Overall Satisfaction with AWS Elastic Beanstalk
We use Elastic Beanstalk for an easy deployment of our API workloads. This allows your development teams to be agile and have regular releases with 0 downtime, and with minimal infrastructure worries as the VPC the workloads are deployed to are already securely locked down. Prior to this the development teams would have had to request a new server and go through the change control taking up to 1 week before a new release could be pushed out.
- Zero downtime deployments
- Auto scales, ensuring maximum flexibility.
- Auto scaling also provides a cost saving as you only use what you need.
- Agile deployments - dev environments regularly have 5+ releases a day.
- More flexibility on the subnet structure (depending on use case scenario and how your VPC is carved up you can run out of address space quickly if you want to spread workloads across multiple AZs).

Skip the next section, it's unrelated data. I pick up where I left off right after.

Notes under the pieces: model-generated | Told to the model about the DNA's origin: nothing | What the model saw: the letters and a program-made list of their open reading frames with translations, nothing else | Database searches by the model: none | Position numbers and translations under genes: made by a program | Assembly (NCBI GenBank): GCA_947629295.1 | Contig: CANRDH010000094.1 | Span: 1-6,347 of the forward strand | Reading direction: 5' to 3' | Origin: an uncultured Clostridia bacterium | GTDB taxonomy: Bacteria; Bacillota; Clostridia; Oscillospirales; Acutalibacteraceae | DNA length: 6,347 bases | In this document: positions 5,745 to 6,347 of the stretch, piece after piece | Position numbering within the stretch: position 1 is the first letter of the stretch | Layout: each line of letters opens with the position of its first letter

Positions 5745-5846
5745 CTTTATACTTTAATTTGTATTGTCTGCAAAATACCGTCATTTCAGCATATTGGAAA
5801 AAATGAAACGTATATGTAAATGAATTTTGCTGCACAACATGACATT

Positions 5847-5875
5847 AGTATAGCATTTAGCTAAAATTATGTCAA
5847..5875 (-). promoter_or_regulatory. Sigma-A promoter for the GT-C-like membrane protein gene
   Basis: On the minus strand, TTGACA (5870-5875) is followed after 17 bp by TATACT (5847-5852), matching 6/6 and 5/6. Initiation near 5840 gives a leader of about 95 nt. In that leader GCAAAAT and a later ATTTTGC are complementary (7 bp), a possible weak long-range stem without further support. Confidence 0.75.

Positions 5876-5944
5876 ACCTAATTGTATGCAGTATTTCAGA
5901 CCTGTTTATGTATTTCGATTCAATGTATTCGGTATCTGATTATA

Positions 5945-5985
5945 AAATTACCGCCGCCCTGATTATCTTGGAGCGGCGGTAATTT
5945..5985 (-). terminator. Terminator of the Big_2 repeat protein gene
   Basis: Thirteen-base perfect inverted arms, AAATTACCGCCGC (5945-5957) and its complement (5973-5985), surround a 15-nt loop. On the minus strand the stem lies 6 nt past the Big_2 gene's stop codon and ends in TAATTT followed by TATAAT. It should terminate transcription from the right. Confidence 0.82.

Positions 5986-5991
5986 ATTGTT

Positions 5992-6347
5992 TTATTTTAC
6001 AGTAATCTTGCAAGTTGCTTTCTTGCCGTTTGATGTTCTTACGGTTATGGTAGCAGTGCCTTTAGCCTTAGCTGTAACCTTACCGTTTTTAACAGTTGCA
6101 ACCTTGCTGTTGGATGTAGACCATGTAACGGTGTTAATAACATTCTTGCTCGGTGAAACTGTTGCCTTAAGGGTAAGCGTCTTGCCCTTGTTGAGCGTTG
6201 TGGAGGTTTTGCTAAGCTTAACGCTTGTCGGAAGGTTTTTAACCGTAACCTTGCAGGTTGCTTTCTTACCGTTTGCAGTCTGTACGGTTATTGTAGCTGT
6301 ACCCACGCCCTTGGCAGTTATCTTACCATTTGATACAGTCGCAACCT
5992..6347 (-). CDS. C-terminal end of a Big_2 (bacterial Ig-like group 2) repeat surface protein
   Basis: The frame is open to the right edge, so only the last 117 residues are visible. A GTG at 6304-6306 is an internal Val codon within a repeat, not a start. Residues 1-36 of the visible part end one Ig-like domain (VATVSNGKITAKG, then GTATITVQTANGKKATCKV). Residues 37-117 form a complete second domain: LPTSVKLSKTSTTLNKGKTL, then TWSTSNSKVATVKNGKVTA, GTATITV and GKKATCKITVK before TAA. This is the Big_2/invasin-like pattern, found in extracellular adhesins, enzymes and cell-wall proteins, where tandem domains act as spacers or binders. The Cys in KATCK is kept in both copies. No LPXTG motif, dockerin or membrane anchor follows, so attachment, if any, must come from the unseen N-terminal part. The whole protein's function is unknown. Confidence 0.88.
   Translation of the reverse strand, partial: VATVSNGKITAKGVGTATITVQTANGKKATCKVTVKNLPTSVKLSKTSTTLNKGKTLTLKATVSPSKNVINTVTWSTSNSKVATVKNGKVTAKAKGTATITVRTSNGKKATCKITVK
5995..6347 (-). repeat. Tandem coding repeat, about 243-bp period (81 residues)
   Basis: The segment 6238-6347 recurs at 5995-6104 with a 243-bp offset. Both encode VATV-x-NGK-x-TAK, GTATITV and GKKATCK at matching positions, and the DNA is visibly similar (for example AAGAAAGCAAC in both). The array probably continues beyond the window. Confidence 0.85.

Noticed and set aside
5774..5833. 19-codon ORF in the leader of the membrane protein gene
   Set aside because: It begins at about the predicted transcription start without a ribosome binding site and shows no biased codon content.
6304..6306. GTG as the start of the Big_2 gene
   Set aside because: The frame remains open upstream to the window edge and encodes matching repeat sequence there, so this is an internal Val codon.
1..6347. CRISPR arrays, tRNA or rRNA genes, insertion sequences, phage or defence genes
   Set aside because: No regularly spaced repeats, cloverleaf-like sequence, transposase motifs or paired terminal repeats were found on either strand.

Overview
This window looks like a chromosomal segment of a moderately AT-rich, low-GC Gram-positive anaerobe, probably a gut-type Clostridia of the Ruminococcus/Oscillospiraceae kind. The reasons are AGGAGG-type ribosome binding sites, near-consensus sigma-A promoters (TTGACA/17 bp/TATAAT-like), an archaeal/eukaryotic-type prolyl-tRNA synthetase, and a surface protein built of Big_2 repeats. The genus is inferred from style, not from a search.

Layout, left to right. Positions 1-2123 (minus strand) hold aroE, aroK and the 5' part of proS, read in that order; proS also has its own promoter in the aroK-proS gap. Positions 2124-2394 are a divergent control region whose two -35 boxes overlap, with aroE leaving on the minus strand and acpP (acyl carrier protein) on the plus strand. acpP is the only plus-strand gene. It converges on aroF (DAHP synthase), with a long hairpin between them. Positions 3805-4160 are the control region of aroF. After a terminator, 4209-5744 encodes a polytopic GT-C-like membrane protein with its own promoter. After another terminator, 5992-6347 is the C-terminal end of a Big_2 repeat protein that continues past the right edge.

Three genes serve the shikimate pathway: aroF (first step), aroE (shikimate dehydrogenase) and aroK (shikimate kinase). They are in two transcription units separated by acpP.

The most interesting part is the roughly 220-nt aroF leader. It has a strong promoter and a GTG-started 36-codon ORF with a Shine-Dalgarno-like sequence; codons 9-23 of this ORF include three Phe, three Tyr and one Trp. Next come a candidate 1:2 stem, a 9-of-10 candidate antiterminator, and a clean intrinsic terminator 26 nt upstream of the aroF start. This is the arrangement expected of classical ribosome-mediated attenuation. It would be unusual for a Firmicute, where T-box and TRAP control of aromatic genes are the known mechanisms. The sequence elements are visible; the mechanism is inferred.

- If development teams need Elastic Beanstalk admin access.....they automatically get EC2:* permisisons which isn't ideal.
- A lot of the drawbacks can be addressed by using ECS.
- Positive - we are able to reliable scale our API workloads, due to nature of workloads we run on tiny instances (t2 series) meaning we only pay for what we need.
- Amazon CloudFront, Amazon Elastic Compute Cloud (EC2), Amazon CloudSearch, Amazon CloudWatch, Amazon Route 53, Amazon S3 (Simple Storage Service) and Amazon Simple Email Service
We now default to Amazon ECS, due to flexibility this gives us with how workloads scale, and more network flexibility as many of our workloads are internal / external facing. We selected Elastic Beanstalk at beginning of our containerization phase, which suited our needs whereby we wanted an 'out of the box' type experience from a CloudOps perspective.
Would recommend if you're new to container workloads or new to AWS. Also good if ayou're small start-up and don't necessarily want to worry about networking of your VPC or have the resources for a dedicated CloudOps engineer.